A dog that snatches or grabs at toys is a danger, as he may inadvertently nip a person’s hand. This behavior should be discouraged for two reasons. There is a risk of injury to you and the failure to change this behavior can encourage the dog to take items how and when he chooses. It’s essential for all dogs to understand that toys are earned privileges, not unassailable rights.
Lay Down the Law
When a dog grabs at a toy, it can be a sign of resource-based aggression. Resource-based aggression, typically arising from a desire to guard perceived resources, drives a dog to act protectively -- sometimes aggressively -- over items around the house. Dogs typically behave this way around food, but the behavior can extend to toys as well. The trick to lowering the chances of this happening is to demonstrate, from as early an age as possible, that toys are to be given at the owners’ discretion. Collect up toys after a predefined period of play and never just leave them out. Granting unrestricted access to any item may cause the dog to believe the item is his to guard.
While it’s important to tackle the root cause of the problem by attempting to lower the likelihood of resource guarding, it’s equally as important not to encourage your dog to do the very thing you don’t want. Don’t hold the toy in your hand while stroking the dog, unless it is as part of a structured play session. As with any unwanted behavior, removing the opportunity to perform the behavior is just as useful as demonstrating to the dog that bad behavior is undesirable.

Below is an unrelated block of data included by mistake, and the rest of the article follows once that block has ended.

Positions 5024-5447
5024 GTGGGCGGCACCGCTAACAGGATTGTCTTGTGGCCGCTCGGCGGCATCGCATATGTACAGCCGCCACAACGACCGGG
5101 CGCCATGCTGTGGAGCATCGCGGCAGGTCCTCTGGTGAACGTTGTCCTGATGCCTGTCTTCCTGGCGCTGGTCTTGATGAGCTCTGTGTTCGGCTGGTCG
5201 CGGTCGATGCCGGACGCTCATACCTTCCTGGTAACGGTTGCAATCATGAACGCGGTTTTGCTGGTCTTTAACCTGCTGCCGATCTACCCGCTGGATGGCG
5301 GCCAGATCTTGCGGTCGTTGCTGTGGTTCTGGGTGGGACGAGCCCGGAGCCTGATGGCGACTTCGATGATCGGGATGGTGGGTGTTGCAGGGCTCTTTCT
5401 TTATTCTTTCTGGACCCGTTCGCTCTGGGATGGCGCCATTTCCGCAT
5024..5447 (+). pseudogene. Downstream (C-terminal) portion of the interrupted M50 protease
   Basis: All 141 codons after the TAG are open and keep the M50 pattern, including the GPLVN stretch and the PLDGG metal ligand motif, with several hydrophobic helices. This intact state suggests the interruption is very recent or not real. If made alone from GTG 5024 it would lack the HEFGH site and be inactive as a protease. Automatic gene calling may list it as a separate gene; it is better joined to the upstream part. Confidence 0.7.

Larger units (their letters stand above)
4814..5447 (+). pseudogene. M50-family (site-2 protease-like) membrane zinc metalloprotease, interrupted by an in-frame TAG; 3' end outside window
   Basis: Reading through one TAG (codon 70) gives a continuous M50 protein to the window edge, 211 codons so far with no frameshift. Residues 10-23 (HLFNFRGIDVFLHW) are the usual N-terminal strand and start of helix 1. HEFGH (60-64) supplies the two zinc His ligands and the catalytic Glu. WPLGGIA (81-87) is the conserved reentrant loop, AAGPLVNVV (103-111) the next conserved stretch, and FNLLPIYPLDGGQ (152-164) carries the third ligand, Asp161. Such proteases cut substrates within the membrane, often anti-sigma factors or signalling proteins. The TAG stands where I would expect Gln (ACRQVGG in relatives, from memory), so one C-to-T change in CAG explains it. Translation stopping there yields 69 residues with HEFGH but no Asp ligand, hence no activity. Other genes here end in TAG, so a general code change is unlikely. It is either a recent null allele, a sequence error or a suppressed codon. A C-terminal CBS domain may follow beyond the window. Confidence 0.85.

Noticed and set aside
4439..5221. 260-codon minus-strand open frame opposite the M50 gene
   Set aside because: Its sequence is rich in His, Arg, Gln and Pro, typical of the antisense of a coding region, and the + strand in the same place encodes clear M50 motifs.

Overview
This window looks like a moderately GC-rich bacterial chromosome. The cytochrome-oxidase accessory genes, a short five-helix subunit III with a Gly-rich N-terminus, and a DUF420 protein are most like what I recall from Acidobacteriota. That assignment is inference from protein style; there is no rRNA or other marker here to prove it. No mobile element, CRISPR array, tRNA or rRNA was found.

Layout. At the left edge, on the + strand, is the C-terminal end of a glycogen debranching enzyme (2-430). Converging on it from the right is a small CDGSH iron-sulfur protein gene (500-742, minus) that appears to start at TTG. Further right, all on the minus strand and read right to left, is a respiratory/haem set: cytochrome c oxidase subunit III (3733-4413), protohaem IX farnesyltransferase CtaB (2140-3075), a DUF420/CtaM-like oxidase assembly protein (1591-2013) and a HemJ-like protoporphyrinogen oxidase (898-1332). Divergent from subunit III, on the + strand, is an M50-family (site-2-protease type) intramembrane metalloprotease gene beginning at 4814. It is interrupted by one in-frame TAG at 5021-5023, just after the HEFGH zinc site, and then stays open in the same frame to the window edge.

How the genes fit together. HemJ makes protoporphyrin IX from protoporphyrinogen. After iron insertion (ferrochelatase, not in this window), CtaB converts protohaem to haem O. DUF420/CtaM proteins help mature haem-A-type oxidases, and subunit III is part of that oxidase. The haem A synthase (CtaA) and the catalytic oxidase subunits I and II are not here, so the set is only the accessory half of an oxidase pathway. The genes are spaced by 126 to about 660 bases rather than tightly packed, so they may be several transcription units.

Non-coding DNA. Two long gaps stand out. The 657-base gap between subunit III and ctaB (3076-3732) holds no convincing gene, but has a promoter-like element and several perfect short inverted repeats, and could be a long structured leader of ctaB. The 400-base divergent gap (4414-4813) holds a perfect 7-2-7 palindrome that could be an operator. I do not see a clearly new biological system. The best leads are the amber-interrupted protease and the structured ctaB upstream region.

Demonstrate the Consequences
When your dog grabs at the toy, for example if you are picking it up after the play session, immediately put your dog in isolation. The act of putting your dog in isolation, for example by shutting him in a room on his own, is to demonstrate that his behavior has a definite and obvious consequence. With sufficient repetition, he’ll learn that grabbing at the toy has an unpleasant result. This process is called operant conditioning.
Rewarding Good Behavior
Similarly, when you’re confident that the dog is learning not to grab, you can try and test him. Hold the toy in your hand, close to his mouth. If he resists the temptation to grab, give verbal praise and let him have the toy. If he grabs, remove the toy from his mouth then put him in isolation.
Simon Foden has been a freelance writer and editor since 1999. He began his writing career after graduating with a Bachelors of Arts degree in music from Salford University. He has contributed to and written for various magazines including "K9 Magazine" and "Pet Friendly Magazine." He has also written for Dogmagazine.net.